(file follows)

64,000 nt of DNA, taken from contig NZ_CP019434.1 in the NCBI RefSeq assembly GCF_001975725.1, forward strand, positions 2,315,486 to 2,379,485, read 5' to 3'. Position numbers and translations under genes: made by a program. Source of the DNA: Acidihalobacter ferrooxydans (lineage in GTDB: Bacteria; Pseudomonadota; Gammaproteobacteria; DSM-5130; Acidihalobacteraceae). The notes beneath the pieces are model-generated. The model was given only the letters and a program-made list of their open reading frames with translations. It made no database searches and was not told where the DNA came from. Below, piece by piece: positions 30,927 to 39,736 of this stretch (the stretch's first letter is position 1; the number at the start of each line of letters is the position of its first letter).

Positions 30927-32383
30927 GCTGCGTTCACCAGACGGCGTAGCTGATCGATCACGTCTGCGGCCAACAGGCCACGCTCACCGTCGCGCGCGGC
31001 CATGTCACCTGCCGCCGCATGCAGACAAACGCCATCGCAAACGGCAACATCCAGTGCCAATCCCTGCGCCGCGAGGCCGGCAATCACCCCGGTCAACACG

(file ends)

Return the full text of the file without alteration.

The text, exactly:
64,000 nt of DNA, taken from contig NZ_CP019434.1 in the NCBI RefSeq assembly GCF_001975725.1, forward strand, positions 2,315,486 to 2,379,485, read 5' to 3'. Position numbers and translations under genes: made by a program. Source of the DNA: Acidihalobacter ferrooxydans (lineage in GTDB: Bacteria; Pseudomonadota; Gammaproteobacteria; DSM-5130; Acidihalobacteraceae). The notes beneath the pieces are model-generated. The model was given only the letters and a program-made list of their open reading frames with translations. It made no database searches and was not told where the DNA came from. Below, piece by piece: positions 30,927 to 39,736 of this stretch (the stretch's first letter is position 1; the number at the start of each line of letters is the position of its first letter).

Positions 30927-32383
30927 GCTGCGTTCACCAGACGGCGTAGCTGATCGATCACGTCTGCGGCCAACAGGCCACGCTCACCGTCGCGCGCGGC
31001 CATGTCACCTGCCGCCGCATGCAGACAAACGCCATCGCAAACGGCAACATCCAGTGCCAATCCCTGCGCCGCGAGGCCGGCAATCACCCCGGTCAACACG